Motorhome Essentials- our Euro Driving Travel Equipment

Traveling around in Paloma, our motorhome we have a special bag of bits and bobs, and from time to time it makes to check through our Euro Driving Travel Bag to make sure it’s contents are all there:-

This list from the AA is excellent and they keep it well updated.

It contains country by country lists of requirements, legal driving ages and conditions, and any special gear you need to carry onboard.

This RAC information is also highly recommended

Here’s a list of all the standard essential kit you MUST carry on a European Road Trip, plus a few extra I’d never be without .

Our motorhomes euro driving kit

  • Warning triangle (two for Spain)
  • The driver must be in a position to give prior warning of the hazard by placing a warning triangle on the road at an appropriate distance prior to the hazard. (In Spain two triangles must be carried to give advance warning to traffic from both directions).

  • Headlight beam deflectors
  • Once fitted these adjust your headlamps beam pattern so you don’t dazzle oncoming drivers

  • Spare bulbs for all lights
  • Drivers must be in a position to replace any blown exterior light.

    European law deems that it is an offence to drive a motor vehicle on the Continent at any time if a headlight, side light or other lamp is not in good working order, and the driver is not in a position to replace any such blown running light on demand by a Police Officer.

  • Torch
  • Come on you know if the worst happens it will dark too !
  • Fire extinguisher
  • The European Good Samaritan Law requires every driver to stop and provide assistance in the event of an accident, so it is strongly advisable to carry a fire extinguisher.

  • Breathalyser kit for France
  • Compulsory in France well maybe ?
  • There is a lot of debate on what the actual law is and it changes regularly. My best advice is to buy 2, make sure they are in date and keep them in your vehicle, peace of mind for a couple of quid)
  • First aid kit
  • Across Europe, many countries uphold the ‘Good Samaritan Law’, which makes it mandatory for you to stop and help someone in the event of an accident.

    Here is what the AA say your kit must included:

    • 6 x wound dressings (10cm x 10cm)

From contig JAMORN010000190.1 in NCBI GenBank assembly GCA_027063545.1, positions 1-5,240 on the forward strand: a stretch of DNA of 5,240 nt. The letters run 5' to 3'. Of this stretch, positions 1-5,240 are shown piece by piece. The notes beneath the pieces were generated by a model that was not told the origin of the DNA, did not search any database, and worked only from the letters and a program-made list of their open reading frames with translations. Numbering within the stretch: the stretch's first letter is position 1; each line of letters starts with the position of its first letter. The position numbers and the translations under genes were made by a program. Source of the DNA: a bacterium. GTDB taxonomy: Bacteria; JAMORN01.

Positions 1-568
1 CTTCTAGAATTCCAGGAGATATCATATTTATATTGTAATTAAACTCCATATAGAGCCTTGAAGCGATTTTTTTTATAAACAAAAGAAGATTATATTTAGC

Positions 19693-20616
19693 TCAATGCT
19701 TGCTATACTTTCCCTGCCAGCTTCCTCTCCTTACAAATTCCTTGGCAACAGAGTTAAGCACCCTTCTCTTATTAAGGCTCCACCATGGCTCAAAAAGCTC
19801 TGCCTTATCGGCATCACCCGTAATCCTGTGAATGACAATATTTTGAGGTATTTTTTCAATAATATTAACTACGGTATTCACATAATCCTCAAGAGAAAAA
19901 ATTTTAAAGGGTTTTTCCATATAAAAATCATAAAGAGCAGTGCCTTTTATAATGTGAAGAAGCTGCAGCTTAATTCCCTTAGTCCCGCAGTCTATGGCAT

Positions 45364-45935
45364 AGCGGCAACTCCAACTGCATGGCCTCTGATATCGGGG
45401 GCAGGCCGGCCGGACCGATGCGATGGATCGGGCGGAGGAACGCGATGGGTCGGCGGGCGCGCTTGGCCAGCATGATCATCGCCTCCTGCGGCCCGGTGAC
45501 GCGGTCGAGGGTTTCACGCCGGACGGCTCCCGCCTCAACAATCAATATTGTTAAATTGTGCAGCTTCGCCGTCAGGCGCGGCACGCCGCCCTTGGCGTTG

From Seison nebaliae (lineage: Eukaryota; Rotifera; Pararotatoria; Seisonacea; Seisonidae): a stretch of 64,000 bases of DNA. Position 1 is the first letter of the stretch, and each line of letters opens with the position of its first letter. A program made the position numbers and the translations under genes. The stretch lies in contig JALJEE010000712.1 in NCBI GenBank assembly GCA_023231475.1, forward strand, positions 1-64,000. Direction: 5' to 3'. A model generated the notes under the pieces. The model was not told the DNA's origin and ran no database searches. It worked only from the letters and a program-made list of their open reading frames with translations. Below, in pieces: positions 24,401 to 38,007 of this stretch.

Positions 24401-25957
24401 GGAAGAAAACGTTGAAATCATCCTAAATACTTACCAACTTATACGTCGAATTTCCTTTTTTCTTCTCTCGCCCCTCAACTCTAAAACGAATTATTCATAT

• 2 x triangular badges (136cm x 96cm x 96 cm)
    • 2 x first aid dressings (40cm x 60cm)
    • 1 x first aid dressing (60cm x 80cm)
    • 3 x first aid compress (8cm x 10cm)
    • 2 x bandages (4m x 6cm)
    • 3 x bandages (4m x 8cm)
    • 1 x emergency blanket (160cm x 210cm)
    • 8 x adhesive plasters (10cm x 6cm)
    • 1 x pair of scissors
    • 1 x adhesive tape (5m x 2.5cm)
  • Snowchains
  • Check the rules on the country you are visiting and pay close attention to the dates when the snow chain/ snow tyres rules come into force.
  • Michele buying snow chains in Pisa
  • Do You Wear Glasses

    If so you are required to take a spare pair of spectacles in the car with you when driving in France and Spain.

    GB Sticker

    If your car is towing a caravan, trailer, boat etc then whatever it is should have a GB sticker on it as well.

    Euro style plates on our Pilote motorhome

    Regarding the GB sticker if you have a newer style EU Number plate with the GB and the Euro flag on it then your good to go

    Hi Viz Vests

    If you breakdown or heaven forbid are involved in an accident you will need to get out of the vehicle and stand at the roadside or on the hard-shoulder if on a motorway. The authorities are very strict that people stood outside the vehicle on motorways

    That’s everyone you the driver and also all of your passengers. So if a family of four are travelling in the car then you should each have a hi viz. Also these need to be carried inside the cabin of the car not the boot so you can put it on before you get out, though in practical terms I presume most will be putting it on as they are getting out.

    However the police are strict and if they see you stood with the boot up rummaging round trying to find the vests under all your suitcases and beach balls they will very likely issue you with a fine.

    We’ve even got one for Fred Dog.

  • Motorway tax/ Vignette.
  • These are enforced in several countries across Europe, including Switzerland, Bulgaria , Hungary, Romania and Austria.
  • You must have them fitted on your vehicle, they are normally available just after crossing the boarder.
  • Clean Air tax in some French cities, called Crit’Air. Here’s what you need to know about those.
  • Documents You Need to Take

    You will obviously take your passport with when travelling abroad but because you are driving your own car you will need to take a few other things.

    EuropeN travel documents ready !

    Passport

    Driving Licence

    Proof of Ownership (V5 Log book)

    Insurance Documents

    M.O.T. (If your car is over 3 years old)

    It is worth checking with your Insurance company if you will be fully covered while driving in Europe as some “Fully Comprehensive” Insurance policies revert to just offering “3rd Party” cover whilst driving abroad.

    I also recommend that you take the phone number of your insurance company with you in case you need it and I would strongly recommend that you have some European Breakdown Cover and make sure the number you have is correct!

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